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February 1969

Intracardiac Perforation

Author Affiliations

Iowa City
From the departments of surgery (Drs. Lawton and Rossi) and medicine (Dr. Funk), University of Iowa College of Medicine, and Veterans Administration Hospital, Iowa City.

Arch Surg. 1969;98(2):213-216. doi:10.1001/archsurg.1969.01340080105022

Exploration of various parts of the body with needles or tubes for the purpose of securing tissue, or monitoring physiological parameters is a frequent occurrence. Almost any of these manipulations may be associated with its unique complications. In our search for a diagnosis or in pursuit of experimental data the indirect, relatively nonsurgical, approach to a system appears to be associated with minimal risk; indeed, surgical procedures of considerable magnitude may at times be avoided by the accumulation of critical knowledge about a system. Intravascular exploration via the percutaneous route can yield most useful information.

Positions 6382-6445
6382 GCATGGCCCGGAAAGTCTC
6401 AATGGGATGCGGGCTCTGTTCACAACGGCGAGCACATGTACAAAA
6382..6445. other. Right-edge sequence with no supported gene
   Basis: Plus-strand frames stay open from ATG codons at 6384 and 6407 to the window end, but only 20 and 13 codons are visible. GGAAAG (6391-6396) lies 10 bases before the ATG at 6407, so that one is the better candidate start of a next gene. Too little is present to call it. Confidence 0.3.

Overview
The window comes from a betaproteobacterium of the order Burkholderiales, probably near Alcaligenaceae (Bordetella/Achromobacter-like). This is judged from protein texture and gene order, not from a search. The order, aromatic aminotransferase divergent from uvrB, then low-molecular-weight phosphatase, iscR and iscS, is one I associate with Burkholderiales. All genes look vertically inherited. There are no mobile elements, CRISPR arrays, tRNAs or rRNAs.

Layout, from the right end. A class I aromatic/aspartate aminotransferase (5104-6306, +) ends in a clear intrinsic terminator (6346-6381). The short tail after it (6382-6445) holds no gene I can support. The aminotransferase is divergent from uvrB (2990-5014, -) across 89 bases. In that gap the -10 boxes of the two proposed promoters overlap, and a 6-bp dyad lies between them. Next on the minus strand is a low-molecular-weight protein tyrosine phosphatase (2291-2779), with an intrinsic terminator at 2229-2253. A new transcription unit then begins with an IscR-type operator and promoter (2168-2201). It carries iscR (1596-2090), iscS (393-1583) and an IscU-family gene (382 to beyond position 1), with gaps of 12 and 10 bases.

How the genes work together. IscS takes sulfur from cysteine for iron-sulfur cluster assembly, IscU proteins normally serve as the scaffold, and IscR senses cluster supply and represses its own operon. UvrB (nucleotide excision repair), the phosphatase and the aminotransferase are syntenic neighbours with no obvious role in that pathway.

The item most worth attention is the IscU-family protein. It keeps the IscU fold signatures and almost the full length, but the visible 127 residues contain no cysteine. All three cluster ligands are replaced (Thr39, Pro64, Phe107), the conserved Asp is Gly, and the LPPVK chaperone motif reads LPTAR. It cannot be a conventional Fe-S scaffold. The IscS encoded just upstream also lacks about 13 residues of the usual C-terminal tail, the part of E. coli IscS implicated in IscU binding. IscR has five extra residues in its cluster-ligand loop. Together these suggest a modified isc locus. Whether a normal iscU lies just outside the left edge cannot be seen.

Complications may be local or general, immediate or delayed. We are interested in the immediate complications, especially cardiac perforation. We recognize the possibility that the myocardium may be unknowingly perforated with few or no symptoms; being detected several days later as a bloody pericardial effusion at time of cardiac surgery.

Investigation of the cardiac chambers